Last week, former army officer Ollanta Humala was inaugurated as president of Peru, and he vowed to maintain the successful economic policies adopted by his predecessor, Alan García. The significance of that vow should not be understated.
Until recently, Humala was known as a radical populist eager to copy the Venezuelan model. He launched a failed coup in 2000, and Hugo Chávez openly supported him in the 2006 Peruvian presidential race, thereby dooming his candidacy. In 2011, however, Humala won election by moving away from Chávez and citing former Brazilian president Lula da Silva as his inspiration. He then appointed a centrist economic team and announced that Julio Velarde will remain Peru’s central bank governor. As Reuters correspondent Terry Wade reported from Lima, “the cabinet Humala has assembled, by nearly every measure, is more conservative than the one Lula put together when he took office in Brazil in 2003.”
Unfortunately for the Peruvian leader, he is already dealing with a family-related scandal, and his approval rating has plunged. In early July, Humala’s brother traveled to Russia and met with officials from Gazprom, the state-owned energy giant. Moscow says that Alexis Humala was visiting as a “special representative” of the new Peruvian government. President Humala insists he did not have prior knowledge of the trip, and he has suspended his brother from their political party. But the scandal has seriously damaged Humala’s popularity, which means that he is beginning his presidency with much less public support than originally expected. But this doesn’t change the fact that—to borrow from a Miami Herald editorial—Humala has “made an unconditional commitment to protect the reforms that produced South America’s fastest-growing economy over the past five years.”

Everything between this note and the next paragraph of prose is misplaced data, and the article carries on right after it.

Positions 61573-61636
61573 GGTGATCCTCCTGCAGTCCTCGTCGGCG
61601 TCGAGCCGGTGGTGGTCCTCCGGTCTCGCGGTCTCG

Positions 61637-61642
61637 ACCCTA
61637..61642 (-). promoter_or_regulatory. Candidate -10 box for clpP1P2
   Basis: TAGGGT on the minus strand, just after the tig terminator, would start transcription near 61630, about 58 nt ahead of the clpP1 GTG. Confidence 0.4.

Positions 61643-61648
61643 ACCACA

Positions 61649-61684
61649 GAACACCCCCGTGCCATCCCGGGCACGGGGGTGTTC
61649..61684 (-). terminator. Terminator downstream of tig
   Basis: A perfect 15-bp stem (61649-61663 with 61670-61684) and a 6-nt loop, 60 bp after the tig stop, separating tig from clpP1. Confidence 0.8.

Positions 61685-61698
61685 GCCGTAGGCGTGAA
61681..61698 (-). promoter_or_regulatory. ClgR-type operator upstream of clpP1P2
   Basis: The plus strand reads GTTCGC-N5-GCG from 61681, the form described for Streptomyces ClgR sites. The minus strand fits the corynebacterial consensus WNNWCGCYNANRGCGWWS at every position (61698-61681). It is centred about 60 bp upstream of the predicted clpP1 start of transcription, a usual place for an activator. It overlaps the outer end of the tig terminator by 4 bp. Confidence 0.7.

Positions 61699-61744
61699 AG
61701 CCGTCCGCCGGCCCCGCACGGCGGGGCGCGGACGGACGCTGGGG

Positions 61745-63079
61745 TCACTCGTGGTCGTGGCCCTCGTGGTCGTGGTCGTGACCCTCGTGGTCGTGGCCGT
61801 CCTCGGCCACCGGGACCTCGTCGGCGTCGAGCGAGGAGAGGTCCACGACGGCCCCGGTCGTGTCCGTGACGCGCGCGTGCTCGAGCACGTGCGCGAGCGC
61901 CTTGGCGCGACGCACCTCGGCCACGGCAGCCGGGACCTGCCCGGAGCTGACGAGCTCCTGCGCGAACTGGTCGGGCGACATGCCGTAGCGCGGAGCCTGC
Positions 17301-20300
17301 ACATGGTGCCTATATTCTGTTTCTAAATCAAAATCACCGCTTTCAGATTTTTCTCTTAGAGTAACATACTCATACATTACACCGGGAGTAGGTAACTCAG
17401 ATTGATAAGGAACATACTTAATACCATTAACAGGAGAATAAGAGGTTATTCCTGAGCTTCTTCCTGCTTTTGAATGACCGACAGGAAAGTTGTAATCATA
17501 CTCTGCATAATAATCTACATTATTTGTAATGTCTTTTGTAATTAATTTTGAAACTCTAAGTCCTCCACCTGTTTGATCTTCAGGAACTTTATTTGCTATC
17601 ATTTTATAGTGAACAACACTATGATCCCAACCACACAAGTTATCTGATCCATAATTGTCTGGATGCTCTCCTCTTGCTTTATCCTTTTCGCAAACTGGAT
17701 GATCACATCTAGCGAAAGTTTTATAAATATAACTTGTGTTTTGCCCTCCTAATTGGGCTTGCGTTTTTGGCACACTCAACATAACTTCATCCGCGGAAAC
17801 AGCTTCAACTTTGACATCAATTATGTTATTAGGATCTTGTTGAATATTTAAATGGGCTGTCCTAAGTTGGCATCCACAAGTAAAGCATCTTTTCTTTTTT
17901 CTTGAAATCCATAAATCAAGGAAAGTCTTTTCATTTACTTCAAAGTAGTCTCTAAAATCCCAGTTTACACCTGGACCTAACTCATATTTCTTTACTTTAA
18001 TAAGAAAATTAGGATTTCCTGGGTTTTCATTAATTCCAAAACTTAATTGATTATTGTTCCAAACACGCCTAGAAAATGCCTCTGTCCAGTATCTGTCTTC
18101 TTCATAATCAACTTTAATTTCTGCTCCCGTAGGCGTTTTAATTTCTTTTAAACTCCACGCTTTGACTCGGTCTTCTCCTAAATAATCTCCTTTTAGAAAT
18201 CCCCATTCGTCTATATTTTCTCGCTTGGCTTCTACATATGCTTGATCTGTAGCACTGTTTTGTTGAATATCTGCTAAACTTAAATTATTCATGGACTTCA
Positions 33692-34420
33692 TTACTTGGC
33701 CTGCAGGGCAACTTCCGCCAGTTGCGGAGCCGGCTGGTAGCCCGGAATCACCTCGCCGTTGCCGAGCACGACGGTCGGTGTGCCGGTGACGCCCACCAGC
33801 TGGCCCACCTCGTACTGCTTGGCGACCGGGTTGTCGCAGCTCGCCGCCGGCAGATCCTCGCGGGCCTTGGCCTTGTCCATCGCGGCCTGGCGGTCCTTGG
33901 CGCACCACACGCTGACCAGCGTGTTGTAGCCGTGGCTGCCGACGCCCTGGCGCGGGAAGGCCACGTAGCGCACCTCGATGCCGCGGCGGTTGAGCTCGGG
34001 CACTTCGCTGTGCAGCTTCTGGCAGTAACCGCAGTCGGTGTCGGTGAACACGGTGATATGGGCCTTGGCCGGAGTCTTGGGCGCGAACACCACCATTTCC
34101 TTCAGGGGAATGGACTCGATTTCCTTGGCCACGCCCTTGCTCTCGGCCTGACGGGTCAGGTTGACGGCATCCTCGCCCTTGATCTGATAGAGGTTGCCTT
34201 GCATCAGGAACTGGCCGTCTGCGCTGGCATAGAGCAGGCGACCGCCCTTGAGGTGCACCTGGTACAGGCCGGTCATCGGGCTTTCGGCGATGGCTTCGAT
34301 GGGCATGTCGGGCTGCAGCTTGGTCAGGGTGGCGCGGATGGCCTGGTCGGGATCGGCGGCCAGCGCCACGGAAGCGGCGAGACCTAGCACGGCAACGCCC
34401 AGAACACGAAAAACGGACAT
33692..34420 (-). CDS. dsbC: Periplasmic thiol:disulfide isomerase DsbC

When the likes of Ollanta Humala reject the Venezuelan way, it becomes clear that Chávez is losing the ideological war in Latin America. Indeed, as the New York Times noted back in April, Humala’s political transformation “points to the eclipse of Venezuela by Brazil.” Across the region, leftist presidents have tried to duplicate the success of Lula, a onetime Marxist labor activist who combined a pragmatic focus on economic stability and a firm commitment to democracy with an aggressive expansion of anti-poverty programs. As the Economist points out, Lula’s model “is now the fashionable formula in the region.” In other words, “the tide of Latin American history has turned against Mr. Chávez.”
Jaime Daremblum, who served as Costa Rica’s ambassador to the United States from 1998 to 2004, is director of the Center for Latin American Studies at the Hudson Institute.